An intimate look at the leader of one of Venezuela’s “colectivos” — armed leftists who fight drug-traffickers, political opponents, and even each other.
(Los Angeles, CA) “I knew this was an important story to be told, by whatever means necessary. I gave them my full support from the get go,” says executive producer and human rights activist Ed Asner.
“It’s about giving people a platform to be heard, whether you agree with them or not.”
For the first time on camera, a documentary exposes open links between armed leftist vigilante groups and President Nicolas Maduro’s administration. The “colectivos” are hailed by some as modern-day Robin Hoods, but to many they are little more than violent thugs who rule the shantytowns with no regard for the law. They claim they are the only ones who can put an end to drug dealing because local police are corrupt. But many of these groups have become involved in crime and often act as paramilitary groups that assassinate and intimidates opponents of Maduro.
This film from director Martin Andres Markovits chronicles the life of Alberto “Chino” Carias, the leader of the Tupamaros, a colectivo from the western slums of Caracas. Once accused of robbing banks and killing cops, Chino sheds his outlaw reputation and becomes one of the heads of the Caracas police. He later gets a paid position in Venezuela’s National Assembly.
“Chino is a fascinating character,” says Markovits. “He claims he’s protecting the poor, decries violence, while confessing to using bloodshed to defend his community. My objective was to tell an unbiased, no holds barred story about this revolutionary brand of justice in Venezuela’s slums.”
After Hugo Chavez died and his successor, Maduro, took power, the country’s struggling economy collapsed and crime soared. In the absence of law and order, Chino clung to his contradictory role as saint and executioner.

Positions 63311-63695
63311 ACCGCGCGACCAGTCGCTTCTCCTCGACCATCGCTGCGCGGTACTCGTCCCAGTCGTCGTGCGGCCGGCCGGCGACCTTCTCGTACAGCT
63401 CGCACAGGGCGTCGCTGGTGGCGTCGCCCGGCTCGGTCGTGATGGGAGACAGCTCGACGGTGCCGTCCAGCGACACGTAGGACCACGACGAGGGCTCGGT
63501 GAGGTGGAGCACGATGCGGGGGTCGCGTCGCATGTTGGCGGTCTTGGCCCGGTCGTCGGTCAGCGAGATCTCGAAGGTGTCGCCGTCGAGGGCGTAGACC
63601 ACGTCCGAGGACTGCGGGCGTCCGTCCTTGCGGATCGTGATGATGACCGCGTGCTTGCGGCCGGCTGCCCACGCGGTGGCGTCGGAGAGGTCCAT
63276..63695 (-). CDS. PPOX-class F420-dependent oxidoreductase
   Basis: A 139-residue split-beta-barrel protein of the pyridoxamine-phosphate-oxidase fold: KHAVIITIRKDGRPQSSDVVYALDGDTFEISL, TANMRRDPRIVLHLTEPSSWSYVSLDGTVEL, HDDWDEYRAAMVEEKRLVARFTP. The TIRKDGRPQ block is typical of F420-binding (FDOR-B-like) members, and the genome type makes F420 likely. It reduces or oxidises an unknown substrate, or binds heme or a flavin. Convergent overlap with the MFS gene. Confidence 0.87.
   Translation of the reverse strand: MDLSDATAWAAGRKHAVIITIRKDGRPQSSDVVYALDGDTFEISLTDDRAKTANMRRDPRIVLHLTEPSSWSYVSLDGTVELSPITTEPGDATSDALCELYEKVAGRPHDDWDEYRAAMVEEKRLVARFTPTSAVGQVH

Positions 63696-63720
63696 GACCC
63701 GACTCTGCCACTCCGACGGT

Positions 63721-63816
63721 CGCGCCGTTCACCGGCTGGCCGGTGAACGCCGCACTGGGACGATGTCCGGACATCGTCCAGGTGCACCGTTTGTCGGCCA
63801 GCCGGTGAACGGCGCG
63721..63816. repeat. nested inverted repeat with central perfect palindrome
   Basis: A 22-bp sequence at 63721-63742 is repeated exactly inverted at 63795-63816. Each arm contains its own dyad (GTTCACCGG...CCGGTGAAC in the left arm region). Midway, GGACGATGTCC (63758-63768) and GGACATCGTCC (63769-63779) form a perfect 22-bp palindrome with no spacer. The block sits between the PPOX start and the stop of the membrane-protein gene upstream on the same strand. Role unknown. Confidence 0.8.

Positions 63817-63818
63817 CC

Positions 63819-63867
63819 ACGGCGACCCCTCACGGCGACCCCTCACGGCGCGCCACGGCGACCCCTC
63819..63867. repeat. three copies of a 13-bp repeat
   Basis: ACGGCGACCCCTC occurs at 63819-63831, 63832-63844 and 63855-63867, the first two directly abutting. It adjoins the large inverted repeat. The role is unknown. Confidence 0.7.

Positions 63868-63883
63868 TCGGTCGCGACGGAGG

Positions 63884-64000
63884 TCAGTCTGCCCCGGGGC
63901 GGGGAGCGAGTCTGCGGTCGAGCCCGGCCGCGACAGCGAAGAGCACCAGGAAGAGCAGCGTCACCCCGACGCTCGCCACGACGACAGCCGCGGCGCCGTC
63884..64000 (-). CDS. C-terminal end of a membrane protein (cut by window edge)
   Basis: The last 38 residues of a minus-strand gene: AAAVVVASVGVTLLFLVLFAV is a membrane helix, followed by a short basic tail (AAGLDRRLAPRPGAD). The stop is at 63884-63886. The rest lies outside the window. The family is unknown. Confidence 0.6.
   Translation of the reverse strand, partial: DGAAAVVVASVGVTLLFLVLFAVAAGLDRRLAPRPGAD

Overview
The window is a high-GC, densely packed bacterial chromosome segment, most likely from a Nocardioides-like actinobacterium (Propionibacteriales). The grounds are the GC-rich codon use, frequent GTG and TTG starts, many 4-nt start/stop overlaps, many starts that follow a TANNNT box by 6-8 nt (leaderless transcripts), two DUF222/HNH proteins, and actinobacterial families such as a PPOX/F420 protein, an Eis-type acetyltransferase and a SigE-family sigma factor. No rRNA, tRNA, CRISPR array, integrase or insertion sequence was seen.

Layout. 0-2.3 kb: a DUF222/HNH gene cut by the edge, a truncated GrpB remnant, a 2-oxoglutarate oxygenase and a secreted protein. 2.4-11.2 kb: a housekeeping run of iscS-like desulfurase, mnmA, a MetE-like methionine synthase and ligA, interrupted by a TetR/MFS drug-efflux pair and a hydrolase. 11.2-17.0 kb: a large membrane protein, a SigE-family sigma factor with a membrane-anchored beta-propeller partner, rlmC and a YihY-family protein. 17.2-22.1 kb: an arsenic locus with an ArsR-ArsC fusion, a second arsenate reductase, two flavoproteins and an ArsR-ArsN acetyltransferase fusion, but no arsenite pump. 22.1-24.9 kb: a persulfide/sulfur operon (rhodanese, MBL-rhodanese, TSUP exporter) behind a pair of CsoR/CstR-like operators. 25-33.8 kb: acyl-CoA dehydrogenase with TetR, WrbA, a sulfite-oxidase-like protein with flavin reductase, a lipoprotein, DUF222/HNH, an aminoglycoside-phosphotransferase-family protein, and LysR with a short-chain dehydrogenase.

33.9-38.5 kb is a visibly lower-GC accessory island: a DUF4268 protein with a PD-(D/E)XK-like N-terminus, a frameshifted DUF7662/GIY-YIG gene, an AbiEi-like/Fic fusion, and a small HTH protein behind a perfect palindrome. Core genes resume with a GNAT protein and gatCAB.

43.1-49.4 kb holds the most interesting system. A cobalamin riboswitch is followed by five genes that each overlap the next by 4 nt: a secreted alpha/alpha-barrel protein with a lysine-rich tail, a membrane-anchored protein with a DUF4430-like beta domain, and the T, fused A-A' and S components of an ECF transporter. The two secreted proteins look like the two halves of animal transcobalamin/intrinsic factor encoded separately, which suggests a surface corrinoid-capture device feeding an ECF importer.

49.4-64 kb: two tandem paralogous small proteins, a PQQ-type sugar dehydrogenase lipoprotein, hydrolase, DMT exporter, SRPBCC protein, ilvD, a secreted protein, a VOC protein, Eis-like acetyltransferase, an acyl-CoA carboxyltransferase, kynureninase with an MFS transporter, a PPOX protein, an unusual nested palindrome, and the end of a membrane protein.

“To have developed a trust with Chino; to be allowed this type of access into his life along with the other Tupamaros is very uncommon,” says producer Matt Weinglass, “We are fortunate not only to have captured what we did on camera but that we all made it back safe.”
The film takes place during a time of major political change following Chavez’s rise to power. These vigilantes, like millions of Venezuelans, embraced his socialist revolution that promised to empower the poor. But once in power under Chavez and Maduro, many of these groups became the criminals they purported to protect people from.
The film has won multiple awards including BEST PICTURE and BEST FOREIGN FILM at the 17th annual Beverly Hills Film Festival. It has been broadcasted on Nat Geo Mundo and the European network ARTE. The official English and Spanish language versions will be available worldwide on Amazon Prime starting April 24th.
“Tupamaro: Urban Guerrillas” is directed by Martin Andres Markovits, produced by Matt Weinglass, Martin Andres Markovits, Peter Marshall Smith and Carlos Corredor, co-produced by Andrew Rosati and Sebastian Kennedy, co-executive produced by Ryan Foland, Michelle Berezan, Francisco Roman and Rossana Lafianza and is executive produced by Ed Asner.